Thirty-two Republicans voted against the measure, including every single member of the leadership.

Republican strategists said a handful of vulnerable Democratic incumbents, Sens. Mark PryorMark Lunsford PryorMedicaid rollback looms for GOP senators in 2020 Cotton pitches anti-Democrat message to SC delegation Ex-Sen. Kay Hagan joins lobby firm MORE (Ark.), Mary LandrieuMary Loretta LandrieuDems wrestle over how to vote on ‘Green New Deal’ Lobbying world Former New Orleans mayor: It's not my 'intention' to run for president MORE (La.) and Kay HaganKay Ruthven Hagan Embattled senators fill coffers ahead of 2020 NC state senator meets with DSCC as Dems eye challenge to Tillis GOP, Dems locked in fight over North Carolina fraud probe MORE (N.C.), will have to defend their votes on the campaign trail next year.

The legislation still has a tough road if it is to become law. Many House Republicans oppose granting legal status to millions of immigrants who came to the country illegally.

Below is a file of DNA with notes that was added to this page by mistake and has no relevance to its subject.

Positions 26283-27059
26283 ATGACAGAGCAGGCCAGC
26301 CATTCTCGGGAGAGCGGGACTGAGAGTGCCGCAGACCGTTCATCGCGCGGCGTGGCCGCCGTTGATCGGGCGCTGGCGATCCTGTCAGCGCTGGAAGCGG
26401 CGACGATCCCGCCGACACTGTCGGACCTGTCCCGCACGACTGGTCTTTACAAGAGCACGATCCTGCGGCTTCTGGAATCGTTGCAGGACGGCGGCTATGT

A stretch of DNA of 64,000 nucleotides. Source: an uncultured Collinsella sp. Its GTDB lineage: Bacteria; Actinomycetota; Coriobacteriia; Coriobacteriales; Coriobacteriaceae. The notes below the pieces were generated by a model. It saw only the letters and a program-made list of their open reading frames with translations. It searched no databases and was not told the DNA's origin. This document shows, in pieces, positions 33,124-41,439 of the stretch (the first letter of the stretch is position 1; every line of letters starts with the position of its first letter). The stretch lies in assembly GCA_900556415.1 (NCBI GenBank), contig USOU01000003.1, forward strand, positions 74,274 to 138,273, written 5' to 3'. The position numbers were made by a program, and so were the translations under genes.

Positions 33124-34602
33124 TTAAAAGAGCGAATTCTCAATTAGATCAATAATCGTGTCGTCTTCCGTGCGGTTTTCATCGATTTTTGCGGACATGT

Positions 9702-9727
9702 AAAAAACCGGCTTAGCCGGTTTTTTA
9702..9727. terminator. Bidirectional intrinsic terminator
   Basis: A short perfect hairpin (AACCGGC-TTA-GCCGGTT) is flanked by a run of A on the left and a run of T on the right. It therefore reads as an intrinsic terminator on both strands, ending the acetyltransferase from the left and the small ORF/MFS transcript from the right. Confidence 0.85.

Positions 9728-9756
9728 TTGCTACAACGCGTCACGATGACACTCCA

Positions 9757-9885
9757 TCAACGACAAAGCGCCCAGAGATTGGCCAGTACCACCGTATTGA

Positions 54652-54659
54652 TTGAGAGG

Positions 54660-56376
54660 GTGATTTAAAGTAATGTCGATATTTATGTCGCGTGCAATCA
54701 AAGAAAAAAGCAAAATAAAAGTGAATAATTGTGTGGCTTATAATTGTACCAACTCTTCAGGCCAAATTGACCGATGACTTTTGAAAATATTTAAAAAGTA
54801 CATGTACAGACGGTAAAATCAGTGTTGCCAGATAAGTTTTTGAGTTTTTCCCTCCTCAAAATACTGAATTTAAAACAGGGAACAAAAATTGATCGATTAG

Speaker John BoehnerJohn Andrew BoehnerBoehner: 'I wouldn't bother' with primary challenge to Trump if I were Kasich Dems charge ahead on immigration Nancy Pelosi had disastrous first 100 days as Speaker of the House MORE (R-Ohio) said Thursday that any immigration legislation, including a conference report with the Senate, must win the support of a majority of his conference to move forward.

“For any legislation, including a conference report, to pass the House, it’s going to have to be a bill that has the support of a majority of our members,” BoehnerJohn Andrew BoehnerBoehner: 'I wouldn't bother' with primary challenge to Trump if I were Kasich Dems charge ahead on immigration Nancy Pelosi had disastrous first 100 days as Speaker of the House MORE said at his weekly Capitol press conference. He reiterated that the House would not simply take up and vote on the Senate bill.

Proponents say the legislation is a long-needed fix of the nation’s “broken” immigration system and argue that failure to act ensures a “de facto amnesty” for millions of people already living and working in the country illegally.

Schumer said he was happy with the outcome despite being short of his 70-vote goal.

"We wanted to get a significant number of Republicans to vote for the bill,” he said on MSNBC Thursday morning. “And what does that mean? It means that when the bill goes to the House, there's going to be pressure on them to do something. So we're feeling pretty good about how we did."